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Deepwater Horizon: one year on

What is the state of the Gulf of Mexico one year after the Deepwater Horizon blowout began?

The Deepwater Horizon oil rig burning after an explosion in the Gulf of Mexico, off the southeast tip of Louisiana. Credit: Gerald Herbert/AP

In April 2010, BP's Deepwater Horizon drilling rig in the Gulf of Mexico exploded and sank. With the pipe that had once channelled oil 1,400 metres up from the sea floor now broken, some 4.9 million barrels of oil, and an equivalent volume of gas, spewed out over three months, according to the US government. BP added around 9 million litres of chemical dispersants to the oil, roughly a third of it at depth1.

The disaster happened near the nutrient-rich outflow from the Mississippi River delta, one of the most productive areas in a prolific gulf. Some 1,728 species feed and reproduce in this area, and many were breeding at the time, exposing vulnerable larvae and young to toxic oil. Nature examines the damage caused and response to the disaster one year on.

Is the clean-up finished?

The US government estimates that 1.24 million barrels of oil was recovered directly from the broken pipe, skimmed from the surface or burned. It estimates that another 1.2 million barrels "evaporated or dissolved"; 1.1 million formed surface slicks and tar balls, sank to the bottom, or washed up on beaches; 630,000 barrels dispersed naturally; and 770,000 barrels were chemically dispersed2 — although it is worth noting that dispersants do not remove oil from the environment but merely breaks it down into small droplets. Teams responding to the blowout removed oil from beaches, but not marshes, where clean-up efforts do more harm than good, destroying vegetation, compacting the soil, and driving oil into sediments, where it degrades more slowly.

Although the federal government's Operational Science and Advisory Team reported in December that there was "no actionable oil in the water or sediments of the deep water or offshore zones", it acknowledged that "quantitative estimates of remaining oil" were beyond its scope3. Various studies indicate that significant quantities of oil remain at a depth of about 1,100 metres, and possibly on the sea floor4. As recently as last week, oil was observed to still be present in marshes in Louisiana's Barataria Bay.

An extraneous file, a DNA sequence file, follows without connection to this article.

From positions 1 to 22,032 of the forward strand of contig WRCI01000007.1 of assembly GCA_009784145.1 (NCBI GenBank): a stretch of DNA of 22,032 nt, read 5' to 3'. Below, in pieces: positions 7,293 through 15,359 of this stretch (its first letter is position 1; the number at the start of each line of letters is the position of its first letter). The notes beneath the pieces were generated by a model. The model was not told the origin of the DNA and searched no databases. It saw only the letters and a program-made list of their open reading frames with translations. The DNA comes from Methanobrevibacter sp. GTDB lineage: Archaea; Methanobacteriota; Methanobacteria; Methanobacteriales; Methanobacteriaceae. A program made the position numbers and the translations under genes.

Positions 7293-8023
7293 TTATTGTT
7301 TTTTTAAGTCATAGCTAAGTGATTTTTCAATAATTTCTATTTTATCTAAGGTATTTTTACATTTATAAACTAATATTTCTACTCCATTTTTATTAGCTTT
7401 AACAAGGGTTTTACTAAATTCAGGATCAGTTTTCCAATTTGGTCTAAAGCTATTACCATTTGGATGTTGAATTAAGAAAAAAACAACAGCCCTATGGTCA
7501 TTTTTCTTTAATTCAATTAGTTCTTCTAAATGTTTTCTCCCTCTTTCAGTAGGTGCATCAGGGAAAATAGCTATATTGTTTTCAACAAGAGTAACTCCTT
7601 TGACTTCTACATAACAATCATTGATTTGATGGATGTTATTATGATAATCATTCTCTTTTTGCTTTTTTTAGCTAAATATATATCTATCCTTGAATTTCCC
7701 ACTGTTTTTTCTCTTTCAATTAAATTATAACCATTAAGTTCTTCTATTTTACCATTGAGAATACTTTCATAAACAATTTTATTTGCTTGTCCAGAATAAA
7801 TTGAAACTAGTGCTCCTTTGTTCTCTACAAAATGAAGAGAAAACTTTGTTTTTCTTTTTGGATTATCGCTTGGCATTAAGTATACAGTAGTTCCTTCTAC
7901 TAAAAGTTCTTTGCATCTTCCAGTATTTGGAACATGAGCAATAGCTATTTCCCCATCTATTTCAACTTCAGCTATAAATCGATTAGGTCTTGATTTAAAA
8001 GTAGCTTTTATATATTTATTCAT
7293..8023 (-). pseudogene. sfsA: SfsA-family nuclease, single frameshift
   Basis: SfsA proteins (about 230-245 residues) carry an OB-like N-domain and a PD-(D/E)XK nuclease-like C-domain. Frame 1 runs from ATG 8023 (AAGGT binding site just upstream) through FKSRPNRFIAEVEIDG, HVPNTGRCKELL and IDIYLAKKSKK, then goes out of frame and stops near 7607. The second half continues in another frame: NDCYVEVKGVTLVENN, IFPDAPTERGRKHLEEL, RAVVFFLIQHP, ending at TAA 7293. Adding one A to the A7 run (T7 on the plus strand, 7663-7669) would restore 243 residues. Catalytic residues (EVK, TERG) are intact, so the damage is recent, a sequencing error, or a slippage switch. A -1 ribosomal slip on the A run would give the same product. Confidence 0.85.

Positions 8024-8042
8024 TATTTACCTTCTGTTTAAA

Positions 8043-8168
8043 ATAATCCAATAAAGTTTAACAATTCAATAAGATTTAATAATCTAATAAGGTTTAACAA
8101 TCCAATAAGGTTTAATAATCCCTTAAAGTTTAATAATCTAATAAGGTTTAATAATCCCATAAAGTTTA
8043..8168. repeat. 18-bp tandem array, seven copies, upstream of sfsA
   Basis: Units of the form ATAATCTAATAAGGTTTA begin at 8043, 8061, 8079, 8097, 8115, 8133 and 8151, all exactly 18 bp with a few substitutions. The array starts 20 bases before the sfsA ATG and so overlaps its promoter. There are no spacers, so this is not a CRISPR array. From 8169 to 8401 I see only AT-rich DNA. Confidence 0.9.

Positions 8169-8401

"The clean-up won't be complete and we won't know the full environmental consequences for at least 40 years," says Tierra Curry, a biologist at the Center for Biological Diversity in Flagstaff, Arizona.

How much damage has been done to the environment?

The complex, legally entangled federal Natural Resource Damage Assessment — coordinated by an arm of the National Oceanic and Atmospheric Administration — is ongoing, so the official jury remains out. But, says Curry, "damage is widespread and will persist for decades".But oil and dispersants are toxic to both shallow and deep ecosystems, according to Larry McKinney, executive director of Texas A&M University's Harte Research Institute for Gulf of Mexico Studies, who predicts the spill's effects will last for decades. The government counted significant numbers of dead animals: 6,104 birds, 609 sea turtles, and 100 marine mammals5. But that only includes animals collected, Curry stresses. Actual mortality is likely to be much higher: scientists estimate that the carcasses gathered so far represent a fifth of the actual mortality figure for turtles, and at most 6% of cetaceans6. The majority of animals that die either sink or are eaten, scientists explain, with only a tiny percentage washing ashore or being spotted at sea by observers.